So I think that it is, without a doubt, my biggest triumph and it’s also my recurrent nightmare because it’s something that, having done so many stories and being so close to so many people, either with the affliction or their families or their friends or their neighbors or relatives, you carry that. I think about, I worry about and I in some ways feel almost guilty that I’ve gone on in life and I live in a big house and people know me. I know this sounds weird, but whenever I see a family with a child [with Down syndrome], it’s like they’re related to me. They respond to me that same way.
They teach the Willowbrook saga in just about every social work school at the college level and at the high school level. The film has been screened millions of millions of times. It’s more than a story to me. The story of my life. I will never be able to rise to that level. It’s almost like I started at the top and the rest of my life has been a follow-up.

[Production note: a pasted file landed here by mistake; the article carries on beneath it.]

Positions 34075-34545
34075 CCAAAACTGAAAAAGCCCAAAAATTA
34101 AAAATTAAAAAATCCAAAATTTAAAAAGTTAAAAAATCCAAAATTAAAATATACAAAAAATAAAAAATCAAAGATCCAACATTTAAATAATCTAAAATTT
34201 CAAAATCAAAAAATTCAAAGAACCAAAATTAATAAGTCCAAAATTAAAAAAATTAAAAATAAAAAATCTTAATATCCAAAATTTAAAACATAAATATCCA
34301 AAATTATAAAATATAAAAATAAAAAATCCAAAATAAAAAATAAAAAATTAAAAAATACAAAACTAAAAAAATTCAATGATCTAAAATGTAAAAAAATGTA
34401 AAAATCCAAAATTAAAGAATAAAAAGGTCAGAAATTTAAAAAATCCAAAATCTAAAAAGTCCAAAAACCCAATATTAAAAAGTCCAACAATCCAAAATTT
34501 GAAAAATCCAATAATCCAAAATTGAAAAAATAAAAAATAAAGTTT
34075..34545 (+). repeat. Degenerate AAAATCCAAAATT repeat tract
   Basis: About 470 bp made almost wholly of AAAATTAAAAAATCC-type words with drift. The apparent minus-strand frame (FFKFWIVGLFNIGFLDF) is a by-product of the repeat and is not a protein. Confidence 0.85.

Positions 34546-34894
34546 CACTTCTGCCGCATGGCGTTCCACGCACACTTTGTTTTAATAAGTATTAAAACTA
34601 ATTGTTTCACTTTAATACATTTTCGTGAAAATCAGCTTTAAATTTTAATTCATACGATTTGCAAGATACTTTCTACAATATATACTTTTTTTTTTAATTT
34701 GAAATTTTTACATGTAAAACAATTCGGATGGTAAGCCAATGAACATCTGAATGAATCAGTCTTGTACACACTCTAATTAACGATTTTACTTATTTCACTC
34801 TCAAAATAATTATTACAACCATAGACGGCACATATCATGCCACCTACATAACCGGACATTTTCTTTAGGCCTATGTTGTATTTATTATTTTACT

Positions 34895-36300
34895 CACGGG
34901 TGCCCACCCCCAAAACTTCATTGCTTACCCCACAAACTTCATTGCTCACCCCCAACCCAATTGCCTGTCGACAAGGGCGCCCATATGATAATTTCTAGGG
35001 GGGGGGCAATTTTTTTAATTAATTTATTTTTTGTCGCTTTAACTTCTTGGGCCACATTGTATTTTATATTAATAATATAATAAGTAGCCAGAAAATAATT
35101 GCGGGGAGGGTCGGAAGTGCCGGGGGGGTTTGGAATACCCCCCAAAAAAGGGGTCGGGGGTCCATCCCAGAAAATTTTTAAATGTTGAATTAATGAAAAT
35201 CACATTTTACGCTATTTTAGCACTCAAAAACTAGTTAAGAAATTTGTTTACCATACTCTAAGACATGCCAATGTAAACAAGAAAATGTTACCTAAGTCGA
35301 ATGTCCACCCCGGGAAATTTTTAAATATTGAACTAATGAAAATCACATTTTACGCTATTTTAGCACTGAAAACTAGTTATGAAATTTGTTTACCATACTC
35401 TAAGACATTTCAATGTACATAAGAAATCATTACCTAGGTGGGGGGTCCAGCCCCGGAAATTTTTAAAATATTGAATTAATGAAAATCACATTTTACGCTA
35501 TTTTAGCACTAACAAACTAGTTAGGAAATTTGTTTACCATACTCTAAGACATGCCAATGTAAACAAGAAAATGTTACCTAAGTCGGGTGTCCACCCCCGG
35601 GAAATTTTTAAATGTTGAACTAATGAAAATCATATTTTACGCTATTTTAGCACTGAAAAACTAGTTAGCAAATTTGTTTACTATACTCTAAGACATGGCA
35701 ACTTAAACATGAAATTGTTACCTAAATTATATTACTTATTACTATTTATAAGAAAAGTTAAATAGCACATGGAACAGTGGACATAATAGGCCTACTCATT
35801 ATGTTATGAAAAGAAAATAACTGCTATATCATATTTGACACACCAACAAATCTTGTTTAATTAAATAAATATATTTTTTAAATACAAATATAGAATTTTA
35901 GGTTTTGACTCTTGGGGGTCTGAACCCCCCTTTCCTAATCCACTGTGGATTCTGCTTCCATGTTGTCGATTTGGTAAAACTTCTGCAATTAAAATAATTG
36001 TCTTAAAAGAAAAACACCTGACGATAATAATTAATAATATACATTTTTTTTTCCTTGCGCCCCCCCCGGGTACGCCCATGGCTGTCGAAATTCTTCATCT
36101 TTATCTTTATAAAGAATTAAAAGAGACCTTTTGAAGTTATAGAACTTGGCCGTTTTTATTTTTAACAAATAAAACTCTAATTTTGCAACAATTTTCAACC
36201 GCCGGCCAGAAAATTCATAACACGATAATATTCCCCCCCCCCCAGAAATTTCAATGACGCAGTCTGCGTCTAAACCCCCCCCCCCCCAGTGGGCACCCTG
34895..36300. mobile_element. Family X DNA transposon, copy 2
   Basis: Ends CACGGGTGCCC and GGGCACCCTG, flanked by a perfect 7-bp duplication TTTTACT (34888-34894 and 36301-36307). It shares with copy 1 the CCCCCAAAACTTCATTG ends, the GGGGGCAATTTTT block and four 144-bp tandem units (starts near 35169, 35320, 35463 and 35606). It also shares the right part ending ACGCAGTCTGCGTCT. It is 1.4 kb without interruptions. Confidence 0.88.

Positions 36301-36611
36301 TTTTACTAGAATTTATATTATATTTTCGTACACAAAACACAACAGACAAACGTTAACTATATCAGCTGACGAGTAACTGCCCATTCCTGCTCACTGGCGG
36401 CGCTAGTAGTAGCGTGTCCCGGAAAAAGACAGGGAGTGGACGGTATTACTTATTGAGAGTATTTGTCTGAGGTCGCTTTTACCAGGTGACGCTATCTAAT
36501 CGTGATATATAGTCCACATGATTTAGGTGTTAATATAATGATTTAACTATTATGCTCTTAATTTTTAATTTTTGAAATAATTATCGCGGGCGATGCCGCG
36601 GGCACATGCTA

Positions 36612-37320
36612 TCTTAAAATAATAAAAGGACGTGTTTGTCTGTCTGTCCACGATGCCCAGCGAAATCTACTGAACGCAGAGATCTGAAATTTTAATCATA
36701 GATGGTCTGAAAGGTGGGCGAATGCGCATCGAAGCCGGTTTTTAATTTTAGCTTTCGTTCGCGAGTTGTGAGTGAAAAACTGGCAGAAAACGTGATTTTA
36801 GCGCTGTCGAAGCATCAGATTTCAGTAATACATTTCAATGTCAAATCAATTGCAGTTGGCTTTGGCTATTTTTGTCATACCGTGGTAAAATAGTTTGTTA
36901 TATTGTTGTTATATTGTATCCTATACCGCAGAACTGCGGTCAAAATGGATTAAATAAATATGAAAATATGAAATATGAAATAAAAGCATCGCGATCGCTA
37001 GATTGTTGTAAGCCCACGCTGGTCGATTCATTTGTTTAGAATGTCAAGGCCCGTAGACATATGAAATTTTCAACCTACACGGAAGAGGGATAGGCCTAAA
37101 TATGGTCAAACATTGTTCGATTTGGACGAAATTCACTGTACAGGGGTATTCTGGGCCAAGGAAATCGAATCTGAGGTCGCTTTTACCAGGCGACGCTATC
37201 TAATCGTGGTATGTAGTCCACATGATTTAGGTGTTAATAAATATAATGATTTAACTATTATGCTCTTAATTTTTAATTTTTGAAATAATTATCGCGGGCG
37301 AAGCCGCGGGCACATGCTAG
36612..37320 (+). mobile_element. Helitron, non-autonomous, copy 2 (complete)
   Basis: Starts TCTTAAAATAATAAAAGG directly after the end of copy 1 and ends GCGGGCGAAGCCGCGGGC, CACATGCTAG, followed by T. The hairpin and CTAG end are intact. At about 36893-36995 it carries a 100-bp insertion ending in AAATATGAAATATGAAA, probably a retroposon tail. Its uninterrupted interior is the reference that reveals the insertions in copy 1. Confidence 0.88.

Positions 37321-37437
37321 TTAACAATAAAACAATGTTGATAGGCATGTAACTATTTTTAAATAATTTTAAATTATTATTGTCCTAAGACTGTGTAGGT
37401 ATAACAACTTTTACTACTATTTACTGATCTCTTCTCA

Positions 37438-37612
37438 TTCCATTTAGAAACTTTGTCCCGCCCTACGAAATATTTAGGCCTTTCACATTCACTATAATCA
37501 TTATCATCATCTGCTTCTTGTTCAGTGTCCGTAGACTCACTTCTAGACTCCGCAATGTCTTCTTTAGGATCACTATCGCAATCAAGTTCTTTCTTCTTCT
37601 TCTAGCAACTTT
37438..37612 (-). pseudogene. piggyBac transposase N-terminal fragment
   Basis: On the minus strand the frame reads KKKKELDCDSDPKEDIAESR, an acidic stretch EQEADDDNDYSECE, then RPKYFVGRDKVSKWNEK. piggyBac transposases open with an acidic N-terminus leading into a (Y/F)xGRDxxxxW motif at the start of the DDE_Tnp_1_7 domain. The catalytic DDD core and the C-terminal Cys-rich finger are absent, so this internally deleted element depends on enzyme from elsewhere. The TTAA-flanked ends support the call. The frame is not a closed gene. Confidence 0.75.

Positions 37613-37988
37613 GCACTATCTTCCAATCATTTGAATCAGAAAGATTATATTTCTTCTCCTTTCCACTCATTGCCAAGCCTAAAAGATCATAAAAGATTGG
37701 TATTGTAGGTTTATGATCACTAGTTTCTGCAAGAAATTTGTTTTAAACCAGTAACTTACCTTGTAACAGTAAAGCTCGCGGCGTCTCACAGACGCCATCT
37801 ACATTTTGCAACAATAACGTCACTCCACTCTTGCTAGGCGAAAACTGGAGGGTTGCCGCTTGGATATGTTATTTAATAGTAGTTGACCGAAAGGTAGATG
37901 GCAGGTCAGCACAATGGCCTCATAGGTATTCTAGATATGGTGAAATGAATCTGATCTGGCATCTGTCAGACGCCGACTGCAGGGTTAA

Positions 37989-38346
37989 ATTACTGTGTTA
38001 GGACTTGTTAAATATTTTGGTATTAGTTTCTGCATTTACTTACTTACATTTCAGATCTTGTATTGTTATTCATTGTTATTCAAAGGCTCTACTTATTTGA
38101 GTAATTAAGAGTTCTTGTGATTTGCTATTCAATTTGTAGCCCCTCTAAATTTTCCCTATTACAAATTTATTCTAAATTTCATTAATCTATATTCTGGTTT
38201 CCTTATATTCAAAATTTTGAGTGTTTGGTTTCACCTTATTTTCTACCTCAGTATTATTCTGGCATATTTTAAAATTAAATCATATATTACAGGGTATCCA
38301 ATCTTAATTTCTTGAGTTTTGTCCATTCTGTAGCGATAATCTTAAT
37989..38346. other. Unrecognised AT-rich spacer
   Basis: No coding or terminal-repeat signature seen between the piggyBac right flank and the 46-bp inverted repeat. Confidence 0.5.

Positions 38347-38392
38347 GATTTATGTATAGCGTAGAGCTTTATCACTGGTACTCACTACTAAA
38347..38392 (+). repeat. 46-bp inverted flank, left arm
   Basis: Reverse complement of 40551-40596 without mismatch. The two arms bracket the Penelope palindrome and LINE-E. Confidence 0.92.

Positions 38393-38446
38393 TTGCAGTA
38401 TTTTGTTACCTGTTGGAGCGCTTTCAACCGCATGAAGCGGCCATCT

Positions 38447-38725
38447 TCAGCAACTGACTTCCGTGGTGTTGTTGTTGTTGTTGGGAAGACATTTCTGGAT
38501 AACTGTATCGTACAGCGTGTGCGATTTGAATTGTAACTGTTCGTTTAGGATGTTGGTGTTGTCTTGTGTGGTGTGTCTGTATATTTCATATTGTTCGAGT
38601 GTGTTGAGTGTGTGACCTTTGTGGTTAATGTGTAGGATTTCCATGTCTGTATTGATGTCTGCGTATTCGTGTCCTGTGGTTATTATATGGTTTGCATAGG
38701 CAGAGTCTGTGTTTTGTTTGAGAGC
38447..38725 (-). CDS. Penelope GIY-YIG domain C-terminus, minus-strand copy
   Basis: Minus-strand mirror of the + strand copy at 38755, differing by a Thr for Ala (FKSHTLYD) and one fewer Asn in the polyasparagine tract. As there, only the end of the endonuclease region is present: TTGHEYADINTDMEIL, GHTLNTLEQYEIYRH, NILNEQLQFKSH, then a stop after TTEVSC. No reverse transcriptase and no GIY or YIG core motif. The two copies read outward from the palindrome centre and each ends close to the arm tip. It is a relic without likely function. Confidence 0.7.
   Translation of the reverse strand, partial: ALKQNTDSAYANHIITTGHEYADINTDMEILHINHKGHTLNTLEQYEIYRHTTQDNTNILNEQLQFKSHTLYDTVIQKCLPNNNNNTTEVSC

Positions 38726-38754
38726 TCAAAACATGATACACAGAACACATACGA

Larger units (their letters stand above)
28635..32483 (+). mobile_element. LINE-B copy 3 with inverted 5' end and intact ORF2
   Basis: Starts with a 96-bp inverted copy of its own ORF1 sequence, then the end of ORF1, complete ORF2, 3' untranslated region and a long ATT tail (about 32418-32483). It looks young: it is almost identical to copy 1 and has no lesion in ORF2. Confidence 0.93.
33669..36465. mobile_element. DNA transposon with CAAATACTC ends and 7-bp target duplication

Is there anything that you haven’t yet accomplished — either professionally or personally — that you still want to do?
I sailed my boat around the world, and I sailed it 1,400 miles up the Amazon River. I rode my motorboat up the Erie Canal to be on Lake Erie here in Cleveland. I want to keep going around the great lakes and then go to Chicago and then go down the Alamo River to the Mississippi River and complete the inner loop. That’s my last remaining adventure that I’ve got planned single hand — I want to do it single hand.
So fun! What type of boat do you have?